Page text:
With the school year coming to an end and Regents exams right around the corner, it is a good time to reflect upon the freshman year of the class of 2020. The first year of high school is one of the most influential, with changes from middle school ranging from more options in levels of classes to opportunities in student government. Hearing feedback from students is important so that the experience can be further improved.
Freshman year is the first opportunity for students to take Advanced Placement classes, notably AP World History, which are college-level courses designed to challenge students to a higher extent than honors classes. Jefferson Sheng ’20 commented that “AP World prepared us for future AP classes, especially with the workload and the amount of information taught.” Students are often encouraged to take these AP classes to further prepare themselves for college. However, many students found them a huge step up from honors-level courses and this generated a lot of stress, especially when combined with extracurricular activities, in which many students participate.
In terms of extracurricular activities, freshman year was also the first opportunity for many students to participate in varsity level sports, such as cross country, soccer, swimming, and track and field. Those who chose to do so found that their time to do homework and to study was significantly slashed, although the majority of students said that they were still able to manage their time effectively in order to complete schoolwork. People also commented that IHS offered a much larger variety of clubs to participate in than their middle schools did. Freshmen who participated in clubs such as Code Red and Music Production Club said that they were a great, enriching experience.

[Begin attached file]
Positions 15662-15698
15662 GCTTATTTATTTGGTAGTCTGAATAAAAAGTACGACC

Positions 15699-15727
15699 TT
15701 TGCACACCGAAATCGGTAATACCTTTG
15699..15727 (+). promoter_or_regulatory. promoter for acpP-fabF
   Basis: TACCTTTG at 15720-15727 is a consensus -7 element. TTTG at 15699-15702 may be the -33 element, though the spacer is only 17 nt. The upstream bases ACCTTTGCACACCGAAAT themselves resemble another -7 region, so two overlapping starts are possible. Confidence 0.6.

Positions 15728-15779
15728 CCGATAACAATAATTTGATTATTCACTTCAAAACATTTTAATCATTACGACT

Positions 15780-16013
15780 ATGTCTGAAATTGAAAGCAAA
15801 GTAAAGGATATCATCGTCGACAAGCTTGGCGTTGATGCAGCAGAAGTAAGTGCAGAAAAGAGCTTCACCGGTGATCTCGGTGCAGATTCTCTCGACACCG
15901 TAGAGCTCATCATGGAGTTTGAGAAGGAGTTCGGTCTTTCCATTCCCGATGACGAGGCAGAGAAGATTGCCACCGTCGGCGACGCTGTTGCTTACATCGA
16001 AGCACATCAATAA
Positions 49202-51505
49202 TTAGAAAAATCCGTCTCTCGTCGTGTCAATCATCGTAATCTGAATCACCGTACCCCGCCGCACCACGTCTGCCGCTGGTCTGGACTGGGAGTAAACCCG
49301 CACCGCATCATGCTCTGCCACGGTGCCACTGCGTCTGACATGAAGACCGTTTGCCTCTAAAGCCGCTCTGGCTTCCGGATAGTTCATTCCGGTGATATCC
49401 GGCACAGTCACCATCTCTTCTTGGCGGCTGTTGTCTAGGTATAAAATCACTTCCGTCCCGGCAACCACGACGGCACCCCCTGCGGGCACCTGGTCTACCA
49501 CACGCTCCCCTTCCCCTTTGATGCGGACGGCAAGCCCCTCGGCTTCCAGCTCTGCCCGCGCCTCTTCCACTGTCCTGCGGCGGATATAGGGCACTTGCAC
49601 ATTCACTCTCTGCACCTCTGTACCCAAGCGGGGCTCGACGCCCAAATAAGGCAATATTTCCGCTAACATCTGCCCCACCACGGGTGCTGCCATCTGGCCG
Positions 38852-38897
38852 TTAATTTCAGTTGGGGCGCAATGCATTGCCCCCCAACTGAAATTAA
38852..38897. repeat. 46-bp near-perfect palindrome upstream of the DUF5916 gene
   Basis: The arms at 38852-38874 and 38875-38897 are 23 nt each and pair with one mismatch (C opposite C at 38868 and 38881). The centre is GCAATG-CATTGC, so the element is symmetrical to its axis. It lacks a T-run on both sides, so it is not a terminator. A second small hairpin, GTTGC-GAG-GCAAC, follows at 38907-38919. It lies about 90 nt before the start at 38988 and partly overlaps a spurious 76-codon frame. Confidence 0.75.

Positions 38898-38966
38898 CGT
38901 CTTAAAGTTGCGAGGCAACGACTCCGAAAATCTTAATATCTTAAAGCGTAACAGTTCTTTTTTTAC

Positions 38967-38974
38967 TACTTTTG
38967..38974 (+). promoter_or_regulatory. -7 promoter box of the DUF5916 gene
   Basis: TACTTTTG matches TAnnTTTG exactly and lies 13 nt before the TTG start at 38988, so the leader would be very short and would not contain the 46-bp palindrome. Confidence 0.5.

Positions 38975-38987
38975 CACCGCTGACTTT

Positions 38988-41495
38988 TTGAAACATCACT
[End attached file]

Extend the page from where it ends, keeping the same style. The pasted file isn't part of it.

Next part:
Another opportunity freshmen had was to participate in their class government. This body of students runs fundraisers to raise money for class activities and also plans class meetings. Alex Whitehead ’20, the current president of the freshman class, said, “During the year of 2016–17, our class government was able to run a classwide meeting to help students meet one another. We also helped to set up the Winter Formal, and had a bake sale which produced profits way above the expected amount. Also, we were able to create a Google Classroom after discussing this idea with other class leaders.”
Possibly the most important change going into high school was the freedom in course selections to a much larger extent than middle school. Aside from required classes such as PE, students can, for the most part, take whichever classes they want to that they have completed the prerequisites for, as long as they meet requirements for graduation. Students said that they enjoyed their greater freedom to choose what to learn instead of just taking the required classes that had already been chosen for them. This allows students to learn about new topics that they are interested in, and provides more opportunities to explore their interests outside of clubs.
The consensus from most freshmen is that high school, although challenging, offers a much-welcomed increase in freedom to choose courses and partake in extracurricular activities. Overall, students responded positively to the challenge of their first year of high school and hope that their high school experience continues to improve.